In this lesson you are going to learn all about the Russian alphabet! Russians write with an alphabet called the Cyrillic script. You will notice that many Cyrillic letters look similar to Latin letters (we use the Latin alphabet), because both alphabets descend from the Greek alphabet. This lesson will teach you how to read,… Continue reading Russian Alphabet Lesson
I’m sure you have heard of this software before: Rosetta Stone. When many people think of learning a new language, they automatically think of Rosetta Stone. But is it worth the money? Does it work? Read my review to find out! 🙂 I don’t want to spoil the review for you, but my answers are… Continue reading Rosetta Stone Russian Review
The Russian language uses its own form of the Cyrillic script (Кириллица in Russian). Several other Slavic and non-Slavic languages also use Cyrillic. If you can already read Cyrillic just fine, that’s great, but this post will still be useful to you. If you have absolutely no knowledge at all, then this is a great… Continue reading Cyrillic and how to learn it
Have you ever wondered why Russian’s Cyrillic letters look the way they do? The earliest form of Cyrillic was based on the Greek uncial script and the Glagolitic alphabet. The Glagolitic alphabet was created by the monks St. Cyril and St. Methodius in the 9th century. Many people believe that Cyril and Methodius created Cyrillic,… Continue reading Why does Cyrillic look the way it does?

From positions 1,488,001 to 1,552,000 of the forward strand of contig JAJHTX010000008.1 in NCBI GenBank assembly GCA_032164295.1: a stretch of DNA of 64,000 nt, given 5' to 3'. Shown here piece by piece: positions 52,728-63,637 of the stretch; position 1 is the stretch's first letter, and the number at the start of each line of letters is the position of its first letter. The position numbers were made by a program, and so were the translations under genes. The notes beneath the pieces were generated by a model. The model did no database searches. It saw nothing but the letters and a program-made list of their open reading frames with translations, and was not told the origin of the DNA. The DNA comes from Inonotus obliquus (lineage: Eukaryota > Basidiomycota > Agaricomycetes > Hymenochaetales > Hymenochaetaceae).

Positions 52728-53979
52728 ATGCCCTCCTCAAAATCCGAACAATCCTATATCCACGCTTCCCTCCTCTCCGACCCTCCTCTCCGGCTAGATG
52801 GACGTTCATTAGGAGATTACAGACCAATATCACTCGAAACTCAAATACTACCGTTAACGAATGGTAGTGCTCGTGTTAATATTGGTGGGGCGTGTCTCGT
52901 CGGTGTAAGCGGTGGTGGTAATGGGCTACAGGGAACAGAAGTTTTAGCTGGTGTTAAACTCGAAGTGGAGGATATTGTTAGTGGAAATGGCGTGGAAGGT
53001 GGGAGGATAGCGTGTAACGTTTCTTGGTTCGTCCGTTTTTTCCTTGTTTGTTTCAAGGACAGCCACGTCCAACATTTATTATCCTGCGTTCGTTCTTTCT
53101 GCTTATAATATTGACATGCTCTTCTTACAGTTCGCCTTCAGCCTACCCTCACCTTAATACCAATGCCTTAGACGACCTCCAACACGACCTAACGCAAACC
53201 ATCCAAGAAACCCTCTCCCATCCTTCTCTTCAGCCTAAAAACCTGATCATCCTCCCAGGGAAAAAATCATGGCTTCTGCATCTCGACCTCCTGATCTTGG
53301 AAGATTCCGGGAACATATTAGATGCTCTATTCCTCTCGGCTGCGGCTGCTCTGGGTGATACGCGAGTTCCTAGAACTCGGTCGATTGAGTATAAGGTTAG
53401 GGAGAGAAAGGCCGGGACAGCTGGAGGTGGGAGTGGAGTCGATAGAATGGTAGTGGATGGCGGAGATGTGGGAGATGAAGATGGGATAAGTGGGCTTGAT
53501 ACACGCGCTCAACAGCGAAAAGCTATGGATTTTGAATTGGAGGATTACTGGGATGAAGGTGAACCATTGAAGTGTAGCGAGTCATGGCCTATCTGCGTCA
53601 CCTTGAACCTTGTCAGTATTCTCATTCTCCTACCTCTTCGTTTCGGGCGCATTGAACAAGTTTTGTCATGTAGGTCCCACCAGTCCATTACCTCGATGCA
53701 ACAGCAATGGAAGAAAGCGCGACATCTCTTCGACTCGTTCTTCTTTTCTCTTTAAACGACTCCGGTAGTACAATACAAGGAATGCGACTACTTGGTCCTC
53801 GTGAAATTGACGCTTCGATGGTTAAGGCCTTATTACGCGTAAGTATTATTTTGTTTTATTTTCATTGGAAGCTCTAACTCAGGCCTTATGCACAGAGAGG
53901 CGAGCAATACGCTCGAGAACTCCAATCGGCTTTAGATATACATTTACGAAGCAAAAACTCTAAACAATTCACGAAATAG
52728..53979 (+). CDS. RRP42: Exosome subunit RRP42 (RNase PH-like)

So, I was trying to access the Russian-language Wikipedia to work on a blog post that I’ve had in mind, and was wondering “Why the heck isn’t the Russian Wikipedia working?!” Well, I just found out that the Russian Wikipedia is on strike over a bill that proposes a unified digital blacklist of all websites… Continue reading Russian Wikipedia Protests Against Censorship
I just read a great article on how to mimic immersion in a language at home, without visiting/living in the country where it’s spoken! The guy writes about French in this article, but it may be applied to any language — including Russian! So, check it out here!
Ah, the personal pronouns. At first, they looked really difficult because they change more than English’s personal pronouns…but now, after months of practicing them, they aren’t too bad. Let’s take a look at Russian’s personal pronouns! Remember that the third person pronouns add (н) when they have a preposition, so you would say “к нему”… Continue reading Personal Pronouns